Cubans wait their turn to enter Panama's embassy in Havana to apply for travel visas to Panama last March. The U.S. State Department eliminated a coveted five-year tourist visa for Cubans, dealing a heavy blow to entrepreneurs and Cuban members of divided families who used the visas to see relatives in the U.S. and buy precious supplies for their businesses on the island.
Ken Cuccinelli, the acting director of U.S. Citizenship and Immigration Services, said Monday at the White House that immigrants legally in the U.S. may no longer be eligible for green cards if they use food stamps, Medicaid and other public benefits.
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Ken Cuccinelli, the acting director of U.S. Citizenship and Immigration Services, speaks during a briefing at the White House on Monday. Trump administration officials announced new rules that aim to deny permanent residency to migrants who may need to use food stamps, Medicaid and other public benefits.
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A now-closed Irish pub in Lawrence, Mass., displayed an old "Help Wanted/No Irish Need Apply" — a common sight across the country in the mid-1800s.
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A youth in Tijuana, Mexico, stands by the border fence that separates Mexico from the United States, where candles and crosses stand in memory of migrants who have died during their journey toward the U.S.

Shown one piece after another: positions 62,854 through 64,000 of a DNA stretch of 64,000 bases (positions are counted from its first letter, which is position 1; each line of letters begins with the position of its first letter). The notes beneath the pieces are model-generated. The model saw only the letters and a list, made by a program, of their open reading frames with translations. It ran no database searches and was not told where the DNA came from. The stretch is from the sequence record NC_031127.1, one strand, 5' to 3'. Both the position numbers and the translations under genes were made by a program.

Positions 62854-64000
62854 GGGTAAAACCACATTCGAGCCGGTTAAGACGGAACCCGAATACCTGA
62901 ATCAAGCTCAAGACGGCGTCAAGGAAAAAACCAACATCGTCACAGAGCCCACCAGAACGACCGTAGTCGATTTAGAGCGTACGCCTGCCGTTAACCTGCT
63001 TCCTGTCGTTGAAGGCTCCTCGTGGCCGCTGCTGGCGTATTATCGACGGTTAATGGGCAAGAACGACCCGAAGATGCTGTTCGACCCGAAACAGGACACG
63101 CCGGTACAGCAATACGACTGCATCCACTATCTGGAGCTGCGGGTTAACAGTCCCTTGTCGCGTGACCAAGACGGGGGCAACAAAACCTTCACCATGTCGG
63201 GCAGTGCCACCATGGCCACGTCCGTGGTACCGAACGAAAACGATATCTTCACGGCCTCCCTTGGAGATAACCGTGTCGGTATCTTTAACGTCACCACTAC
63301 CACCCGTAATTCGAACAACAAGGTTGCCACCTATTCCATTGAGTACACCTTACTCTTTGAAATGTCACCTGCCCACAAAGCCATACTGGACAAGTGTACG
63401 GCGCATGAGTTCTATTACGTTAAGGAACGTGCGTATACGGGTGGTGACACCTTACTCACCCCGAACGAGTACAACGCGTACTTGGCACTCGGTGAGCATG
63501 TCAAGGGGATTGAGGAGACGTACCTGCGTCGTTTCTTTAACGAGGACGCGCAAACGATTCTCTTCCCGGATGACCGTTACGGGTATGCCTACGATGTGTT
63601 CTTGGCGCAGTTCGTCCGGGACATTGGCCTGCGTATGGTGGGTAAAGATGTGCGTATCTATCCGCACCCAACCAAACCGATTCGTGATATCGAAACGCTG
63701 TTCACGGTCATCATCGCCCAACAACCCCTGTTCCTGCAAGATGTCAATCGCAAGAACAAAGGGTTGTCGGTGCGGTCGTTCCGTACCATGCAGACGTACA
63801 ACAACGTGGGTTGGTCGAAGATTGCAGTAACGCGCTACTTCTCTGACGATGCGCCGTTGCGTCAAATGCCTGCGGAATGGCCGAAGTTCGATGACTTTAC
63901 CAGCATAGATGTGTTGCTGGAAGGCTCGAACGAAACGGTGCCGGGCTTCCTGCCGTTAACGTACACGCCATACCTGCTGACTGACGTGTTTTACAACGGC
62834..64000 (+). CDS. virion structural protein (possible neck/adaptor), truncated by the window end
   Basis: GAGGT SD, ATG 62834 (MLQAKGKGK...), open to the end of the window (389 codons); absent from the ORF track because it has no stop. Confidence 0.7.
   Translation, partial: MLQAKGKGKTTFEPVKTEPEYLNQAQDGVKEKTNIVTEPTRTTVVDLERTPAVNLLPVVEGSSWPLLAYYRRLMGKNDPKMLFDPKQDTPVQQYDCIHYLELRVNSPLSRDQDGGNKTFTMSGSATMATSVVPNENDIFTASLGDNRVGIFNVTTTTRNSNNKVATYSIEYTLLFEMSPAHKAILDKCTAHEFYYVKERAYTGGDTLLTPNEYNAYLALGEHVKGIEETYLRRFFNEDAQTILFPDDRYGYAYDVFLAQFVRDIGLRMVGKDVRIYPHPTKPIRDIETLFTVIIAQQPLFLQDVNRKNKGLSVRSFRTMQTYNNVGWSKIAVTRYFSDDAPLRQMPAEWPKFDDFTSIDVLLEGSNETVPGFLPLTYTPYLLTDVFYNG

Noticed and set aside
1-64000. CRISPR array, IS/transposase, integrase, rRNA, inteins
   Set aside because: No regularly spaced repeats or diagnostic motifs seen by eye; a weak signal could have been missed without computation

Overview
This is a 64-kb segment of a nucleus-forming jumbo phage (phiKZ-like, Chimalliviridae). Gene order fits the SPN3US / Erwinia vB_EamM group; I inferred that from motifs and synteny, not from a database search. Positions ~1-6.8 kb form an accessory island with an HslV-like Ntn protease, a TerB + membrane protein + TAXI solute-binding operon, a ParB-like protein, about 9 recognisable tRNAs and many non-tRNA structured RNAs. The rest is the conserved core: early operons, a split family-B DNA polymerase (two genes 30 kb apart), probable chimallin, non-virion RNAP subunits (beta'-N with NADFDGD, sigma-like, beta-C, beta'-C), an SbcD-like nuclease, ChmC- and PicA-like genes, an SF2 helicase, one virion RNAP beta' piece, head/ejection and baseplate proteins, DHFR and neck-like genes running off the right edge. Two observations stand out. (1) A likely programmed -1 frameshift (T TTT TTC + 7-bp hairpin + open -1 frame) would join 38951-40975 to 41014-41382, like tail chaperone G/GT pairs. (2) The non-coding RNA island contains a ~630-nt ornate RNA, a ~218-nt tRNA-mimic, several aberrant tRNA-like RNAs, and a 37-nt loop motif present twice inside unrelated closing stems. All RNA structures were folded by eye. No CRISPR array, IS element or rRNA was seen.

Javier Dominguez at his home in Dillon, Colo. Dominguez is appealing his deportation orders and has to travel over the mountains to immigration court in Denver for his hearings.
A mother and her three daughters at the border crossing dividing Juárez, Mexico, and El Paso, Texas, on April 9. The family traveled from Guatemala to reach the U.S.
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Families eat dinner at Holy Family Church in El Paso. Immigration officials have been releasing hundreds of asylum-seeking migrants into border communities. Churches and shelters are standing by to help.
A man raises his arm in a Nazi salute in response to heckling from leftists at a protest gathering the day after a fatal stabbing by migrant suspects triggered large protests in the city of Chemnitz in eastern Germany.
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Marlon Munoz still becomes emotional when he remembers having to tell his wife, Aibi Perez, that she had breast cancer, because no other interpreter was available to share the news.
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